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Last week trade, industry & competition minister Ibrahim Patel presented the department’s budget vote in parliament. The main thrust of his speech concerned achieving sustained economic resiliency against the vicissitudes the global, and particularly domestic, economy has been facing over the past two years.

The two years of Covid-adjusted lockdowns, the 2021 July unrest targeting the economy and its infrastructure, the war in Eastern Europe, and the recent floods, have weighed heavily on an already beleaguered economy that was showing signs of recovery.

Last year the SA economy began to recover from the first wave of Covid-19, growing at 4.9%, with manufacturing exports at their highest in at least a decade and the agriculture and auto-value chain experiencing its best export performance yet.

We are encouraged by the recent S&P Global upgraded outlook for SA from stable to positive, citing our improved external and fiscal trajectory and our reasonably large net external asset position, flexible currency and deep domestic capital markets.

The war in Ukraine has resulted in fuel price increases and rising costs of fertiliser, wheat and other foodstuffs. It is now by far the biggest drag on the domestic economy. We are confronted by weak growth, extreme fiscal pressures, deepening poverty and a real threat of food shortages.

There are fundamental lessons that we can take from the Covid-19 pandemic and the war in Ukraine in relation to our battered economy:

  • Economies and supply chains are vulnerable and building greater industrial resilience needs to be given prominence in policymaking.
  • Societies need a capable state that is responsive and able to marshal what is needed to address the fallout from shocks.
  • The absence of economic justice places the burdens of climate, social and geopolitical shocks on those in society who can least afford it.

If there is anything these phenomena have gifted us it is the debunking of the old ways of conducting commerce, which was necessary to survive the economic Armageddon. Our baptism by fire during both the Covid hard lockdowns across the world and because of the Russia-Ukraine conflict are the consequences disruptions to global supply chains have had for trade and economic growth.

Across the world policymakers are internalising these lessons and beginning to make deep changes in energy technologies, in supply chains and sourcing markets, and the development of innovation and industrial capacity.

Old certainties are dissolving and new challenges are emerging, but there are also new opportunities. The old model of globalisation — with its ruthless focus on just-in-time inventory, efficiency, convenience and low-cost production — is being scrutinised and found wanting in a number of areas.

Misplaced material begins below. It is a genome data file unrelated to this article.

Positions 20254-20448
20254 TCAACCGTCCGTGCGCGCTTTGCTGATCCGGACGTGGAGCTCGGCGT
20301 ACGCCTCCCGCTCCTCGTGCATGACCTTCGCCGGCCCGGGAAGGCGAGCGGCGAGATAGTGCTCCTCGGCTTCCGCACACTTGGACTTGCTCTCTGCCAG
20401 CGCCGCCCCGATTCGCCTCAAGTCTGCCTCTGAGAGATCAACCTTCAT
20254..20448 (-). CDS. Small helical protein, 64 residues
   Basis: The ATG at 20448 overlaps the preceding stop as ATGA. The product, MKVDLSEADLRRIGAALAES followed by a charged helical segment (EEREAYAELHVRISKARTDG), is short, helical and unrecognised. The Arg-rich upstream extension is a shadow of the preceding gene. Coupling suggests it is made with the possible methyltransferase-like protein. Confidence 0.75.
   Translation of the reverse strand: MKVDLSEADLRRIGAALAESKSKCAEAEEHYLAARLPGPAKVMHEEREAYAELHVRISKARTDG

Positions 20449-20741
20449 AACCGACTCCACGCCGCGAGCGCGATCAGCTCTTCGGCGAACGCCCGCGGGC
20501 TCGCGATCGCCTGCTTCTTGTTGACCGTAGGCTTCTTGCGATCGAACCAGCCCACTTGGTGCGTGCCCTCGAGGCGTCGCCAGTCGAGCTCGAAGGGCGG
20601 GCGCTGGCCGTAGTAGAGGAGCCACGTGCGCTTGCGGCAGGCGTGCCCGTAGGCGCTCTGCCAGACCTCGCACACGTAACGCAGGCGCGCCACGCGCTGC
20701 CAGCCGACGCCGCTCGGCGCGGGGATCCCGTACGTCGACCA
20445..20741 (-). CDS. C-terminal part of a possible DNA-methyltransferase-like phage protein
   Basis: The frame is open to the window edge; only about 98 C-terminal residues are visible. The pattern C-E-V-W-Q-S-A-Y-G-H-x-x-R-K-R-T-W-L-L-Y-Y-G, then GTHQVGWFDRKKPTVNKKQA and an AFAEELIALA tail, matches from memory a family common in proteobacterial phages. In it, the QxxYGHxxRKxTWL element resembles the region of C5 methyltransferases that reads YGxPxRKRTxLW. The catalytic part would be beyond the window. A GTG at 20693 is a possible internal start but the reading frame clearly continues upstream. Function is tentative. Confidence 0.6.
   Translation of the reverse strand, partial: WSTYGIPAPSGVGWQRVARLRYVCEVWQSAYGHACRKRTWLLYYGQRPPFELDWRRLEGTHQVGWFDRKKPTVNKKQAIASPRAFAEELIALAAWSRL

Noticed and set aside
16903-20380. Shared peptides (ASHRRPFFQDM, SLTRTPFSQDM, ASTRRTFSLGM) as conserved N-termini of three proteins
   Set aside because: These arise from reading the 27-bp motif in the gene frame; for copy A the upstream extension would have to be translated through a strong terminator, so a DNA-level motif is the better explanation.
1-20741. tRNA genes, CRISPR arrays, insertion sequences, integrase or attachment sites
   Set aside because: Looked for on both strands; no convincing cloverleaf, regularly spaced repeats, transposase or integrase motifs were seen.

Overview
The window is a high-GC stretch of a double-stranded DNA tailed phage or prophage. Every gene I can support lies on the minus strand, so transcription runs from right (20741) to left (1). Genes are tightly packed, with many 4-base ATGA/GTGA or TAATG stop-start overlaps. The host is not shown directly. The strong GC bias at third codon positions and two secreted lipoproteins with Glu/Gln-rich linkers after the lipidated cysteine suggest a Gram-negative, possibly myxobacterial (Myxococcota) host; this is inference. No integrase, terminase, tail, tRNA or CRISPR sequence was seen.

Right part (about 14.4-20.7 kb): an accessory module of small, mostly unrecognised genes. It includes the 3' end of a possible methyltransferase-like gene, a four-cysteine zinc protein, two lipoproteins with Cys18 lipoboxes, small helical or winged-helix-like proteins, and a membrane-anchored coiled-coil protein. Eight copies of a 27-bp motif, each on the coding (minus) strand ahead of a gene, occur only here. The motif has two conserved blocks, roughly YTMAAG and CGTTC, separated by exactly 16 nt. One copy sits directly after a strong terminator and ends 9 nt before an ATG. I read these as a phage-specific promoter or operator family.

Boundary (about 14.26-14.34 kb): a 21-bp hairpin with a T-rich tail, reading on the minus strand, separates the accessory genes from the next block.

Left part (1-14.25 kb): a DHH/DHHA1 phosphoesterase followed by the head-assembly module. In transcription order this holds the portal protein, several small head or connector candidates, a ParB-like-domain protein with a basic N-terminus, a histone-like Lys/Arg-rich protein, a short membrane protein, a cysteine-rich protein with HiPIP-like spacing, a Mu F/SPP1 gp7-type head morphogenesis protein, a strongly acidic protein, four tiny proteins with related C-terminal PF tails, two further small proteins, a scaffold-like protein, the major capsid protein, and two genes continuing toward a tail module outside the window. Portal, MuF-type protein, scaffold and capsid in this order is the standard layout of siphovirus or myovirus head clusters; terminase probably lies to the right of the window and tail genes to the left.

From the US to Europe, Asia, Latin America and other parts of the African continent, policymakers, elected representatives, business leaders and the public at large are questioning whether the old model still makes sense, and whether it serves the greater good.

Businesses and governments are more aware now of the price of disrupted supply chains. Derisking and diversifying supply chains is becoming a business imperative for multinational corporations. Policymakers are talking about the regionalisation of supply chains to tackle geopolitical risk, as part of risk-proofing their sourcing locations.

The question is how South Africans will respond. As a loud democracy we can either choose to remain trapped in the debates about the suitability and desirability of this new path while the world marches ahead, or we can shift drastically and build consensus on such concrete things as growing the economy and its capacity to create jobs.

Our new thinking as government is to position SA as a base for the regionalisation of global supply chains. The government is addressing infrastructure challenges from road freight to rail and ports, to return it to the global standard of the past.

Despite our enormous potential SA remains a small economy in an uncertain and changing world. Our economic vulnerability stems mainly from overdependence on offshore sourcing for our economy, and the risks of relying on a few products — mainly commodities — to drive our growth. These  leave us as price-takers and with our economic performance overdependent on what happens in global commodity markets.

We risk losing out on the enormous opportunity the new wave of diversification and regionalisation can bring. But as small as we may be, with agility we can weather the shocks and turn challenges into opportunity for our own growth and development.

SA can play a more prominent role in this world of regionalised production hubs. But we can only do so if we step up our focus on improving the dynamism and capacity of our industrial economic base and create opportunities for firms in our market to grow. It is time to talk less and do more in the economy.

• Gina is deputy  trade, industry & competition minister.

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